If you want to live longer, stop copying everyone else. A precision-medicine doctor shares 3 ways to tailor your health and fitness routines.

If you want to live longer, stop copying everyone else. A precision-medicine doctor shares 3 ways to tailor your health and fitness routines.
  • Dr. Florence Comite is a precision-medicine doctor who tailors healthcare to individual patients.

  • She shared how to use the principles of precision medicine in your own health and fitness routines.

  • These include making accommodations for your body and tailoring the supplements you take.

Healthy aging is a buzzy topic right now, so you may be wondering how you can increase your longevity. But copying what your friends or multimillionaire biohackers are doing isn't necessarily the best approach.

Certain life-shortening diseases are unavoidable because of our genetics and other things out of our control. But Dr. Florence Comite, an endocrinologist who founded the Comite Center for Precision Medicine and Health in New York, told Business Insider it was possible to increase our chances of living longer by using the basic concepts of personalized medicine.

"If you look at a person's health data, beneath the surface, you can figure out how they are living life from what their numbers show and predict what their future health trajectory could look like," she said. Data such as blood sugar, insulin, and hemoglobin levels can be used in a variety of ways, including creating a plan that targets conditions a patient is predisposed to or at risk of developing.

For Comite, the dream is that everyone will one day be able to access personalized healthcare. But in the meantime, Comite has tips for tweaking your health and fitness routines to improve your health span.

Listen to your body

Instead of trying to significantly change your lifestyle in the pursuit of health, Comite says to plan around the times your body works best, your likes and dislikes, and how you react to certain foods and exercise routines.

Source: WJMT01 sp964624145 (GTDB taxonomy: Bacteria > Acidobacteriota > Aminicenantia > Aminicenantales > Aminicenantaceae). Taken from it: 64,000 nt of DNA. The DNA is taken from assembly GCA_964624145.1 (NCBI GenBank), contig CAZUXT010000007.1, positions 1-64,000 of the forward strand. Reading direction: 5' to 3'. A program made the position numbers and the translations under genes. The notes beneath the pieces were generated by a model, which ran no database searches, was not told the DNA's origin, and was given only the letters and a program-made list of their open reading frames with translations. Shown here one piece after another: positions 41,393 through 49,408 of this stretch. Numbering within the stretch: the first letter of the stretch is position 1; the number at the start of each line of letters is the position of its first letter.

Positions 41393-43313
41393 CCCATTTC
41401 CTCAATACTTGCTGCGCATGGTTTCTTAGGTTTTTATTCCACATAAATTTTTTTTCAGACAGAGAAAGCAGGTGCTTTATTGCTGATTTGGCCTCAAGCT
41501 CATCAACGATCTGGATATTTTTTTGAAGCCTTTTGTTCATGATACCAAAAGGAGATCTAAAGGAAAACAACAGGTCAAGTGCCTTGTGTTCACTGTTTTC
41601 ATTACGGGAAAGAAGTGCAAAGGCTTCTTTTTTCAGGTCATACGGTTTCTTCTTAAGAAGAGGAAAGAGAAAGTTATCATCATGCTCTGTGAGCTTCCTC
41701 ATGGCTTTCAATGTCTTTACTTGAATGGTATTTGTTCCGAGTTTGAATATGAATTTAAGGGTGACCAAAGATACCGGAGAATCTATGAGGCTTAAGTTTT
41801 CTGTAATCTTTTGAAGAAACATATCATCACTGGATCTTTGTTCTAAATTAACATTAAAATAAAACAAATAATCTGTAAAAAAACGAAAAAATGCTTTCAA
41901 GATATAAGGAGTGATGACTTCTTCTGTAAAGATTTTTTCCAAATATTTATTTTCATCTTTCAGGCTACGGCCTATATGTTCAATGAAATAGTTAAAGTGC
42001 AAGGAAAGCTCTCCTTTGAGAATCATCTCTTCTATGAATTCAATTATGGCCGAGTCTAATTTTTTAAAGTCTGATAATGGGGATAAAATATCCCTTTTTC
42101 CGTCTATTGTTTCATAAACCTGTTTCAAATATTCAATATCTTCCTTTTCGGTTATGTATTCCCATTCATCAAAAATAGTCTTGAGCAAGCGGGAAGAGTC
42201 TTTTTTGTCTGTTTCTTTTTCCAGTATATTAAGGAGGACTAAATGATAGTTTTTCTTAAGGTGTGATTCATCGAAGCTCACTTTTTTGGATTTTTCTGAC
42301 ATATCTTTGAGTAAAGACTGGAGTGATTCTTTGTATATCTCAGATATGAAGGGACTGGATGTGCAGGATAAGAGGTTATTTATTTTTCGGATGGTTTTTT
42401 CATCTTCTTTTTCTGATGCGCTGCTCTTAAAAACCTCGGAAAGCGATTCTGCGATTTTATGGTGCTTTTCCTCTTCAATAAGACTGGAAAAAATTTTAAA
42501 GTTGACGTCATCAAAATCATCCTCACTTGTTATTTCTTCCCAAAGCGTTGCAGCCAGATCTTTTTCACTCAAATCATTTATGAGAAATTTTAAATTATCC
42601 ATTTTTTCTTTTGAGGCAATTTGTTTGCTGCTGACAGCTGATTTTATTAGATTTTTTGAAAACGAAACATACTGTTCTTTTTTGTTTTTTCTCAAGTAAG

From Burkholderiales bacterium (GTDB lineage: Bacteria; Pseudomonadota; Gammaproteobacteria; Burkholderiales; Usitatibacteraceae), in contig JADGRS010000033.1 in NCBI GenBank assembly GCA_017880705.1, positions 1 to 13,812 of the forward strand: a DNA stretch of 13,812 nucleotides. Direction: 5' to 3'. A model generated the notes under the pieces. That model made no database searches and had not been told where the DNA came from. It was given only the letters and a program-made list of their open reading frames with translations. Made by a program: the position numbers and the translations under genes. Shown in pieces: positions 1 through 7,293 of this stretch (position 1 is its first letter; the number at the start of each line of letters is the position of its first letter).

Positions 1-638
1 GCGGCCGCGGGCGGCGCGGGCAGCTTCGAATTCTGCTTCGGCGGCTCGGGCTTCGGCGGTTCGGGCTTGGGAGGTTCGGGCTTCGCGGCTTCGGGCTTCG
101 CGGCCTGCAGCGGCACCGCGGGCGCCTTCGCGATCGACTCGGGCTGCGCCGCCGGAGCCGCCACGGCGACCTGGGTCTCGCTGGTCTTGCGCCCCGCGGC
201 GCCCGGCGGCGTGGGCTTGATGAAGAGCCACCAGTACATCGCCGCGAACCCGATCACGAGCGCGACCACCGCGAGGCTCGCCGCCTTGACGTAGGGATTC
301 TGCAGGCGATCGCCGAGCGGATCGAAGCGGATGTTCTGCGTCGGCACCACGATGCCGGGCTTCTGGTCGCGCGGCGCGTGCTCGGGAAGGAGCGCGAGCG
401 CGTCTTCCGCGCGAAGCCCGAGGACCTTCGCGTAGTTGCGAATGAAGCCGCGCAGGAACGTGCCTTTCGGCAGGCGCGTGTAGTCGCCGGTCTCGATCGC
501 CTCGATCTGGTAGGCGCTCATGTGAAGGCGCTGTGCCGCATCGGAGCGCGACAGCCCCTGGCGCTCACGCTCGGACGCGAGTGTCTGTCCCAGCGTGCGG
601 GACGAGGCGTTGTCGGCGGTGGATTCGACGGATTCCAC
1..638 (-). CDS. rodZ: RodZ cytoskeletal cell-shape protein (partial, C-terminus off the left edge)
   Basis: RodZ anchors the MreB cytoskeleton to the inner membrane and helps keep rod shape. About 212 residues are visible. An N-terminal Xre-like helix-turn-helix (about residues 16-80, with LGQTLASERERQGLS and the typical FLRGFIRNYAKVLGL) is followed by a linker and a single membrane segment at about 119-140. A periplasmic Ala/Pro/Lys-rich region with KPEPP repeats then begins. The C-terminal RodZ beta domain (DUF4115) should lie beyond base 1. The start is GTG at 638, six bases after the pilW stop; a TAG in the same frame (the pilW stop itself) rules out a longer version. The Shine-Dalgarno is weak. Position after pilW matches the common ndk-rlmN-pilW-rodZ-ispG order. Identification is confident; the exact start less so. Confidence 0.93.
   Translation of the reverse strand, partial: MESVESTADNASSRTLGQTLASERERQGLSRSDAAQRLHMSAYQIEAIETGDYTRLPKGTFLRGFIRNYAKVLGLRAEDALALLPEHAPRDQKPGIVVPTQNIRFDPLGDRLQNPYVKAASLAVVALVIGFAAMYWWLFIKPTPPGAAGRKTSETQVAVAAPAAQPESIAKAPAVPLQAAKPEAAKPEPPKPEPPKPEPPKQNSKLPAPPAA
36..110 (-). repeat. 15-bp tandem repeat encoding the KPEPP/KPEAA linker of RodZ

"Each one of us is unique, so make sure you know enough about yourself to be able to apply what works for you specifically. Just because your two best friends fast and do fabulously doesn't mean you can — you may need to eat every two to three hours to keep your blood sugar even and to feel good," she said.

"In my case, I don't really make time for breakfast because I'd rather work out in the morning, and I know that I can fast — but not everybody can, and trying to fast can hurt somebody who can't," she said.

Tailor your diet and supplements to you

Comite says everyone should ensure they're getting enough protein in their diets — a gram per kilogram of body weight each day or up to 2 grams per kilogram if you're especially active.

Dietitians agree that a food-first approach is best when it comes to getting all the nutrients you need. But Comite suggests tailoring your supplements based on what you like to eat.

Comite loves dark chocolate, which contains polyphenols and antioxidants and is rich in iron, magnesium, and zinc. But if someone who's deficient in iron, magnesium, or zinc doesn't like foods that contain it, they could consider supplementing, she says.

Know your family's health history

Comite says that, as much as possible, you should understand your family's health history, which can reveal risks for conditions or give an indication of whether you will respond to certain medications or supplements better than others.

"Make it your business to learn what your makeup is," she said.

"If you have a history of kidney stones, or it runs in your family, then you want to avoid over-the-counter vitamin D because it might precipitate kidney stones," she said, suggesting prescription vitamin D supplements instead.

It's also important to check whether conditions such as diabetes, heart disease, stroke, Alzheimer's, osteoporosis, or cancer run in your family, so you can take steps to reduce your risk of developing them, she says, adding that it may be helpful to get tested for biomarkers for these disorders and others related to aging.

Read the original article on Business Insider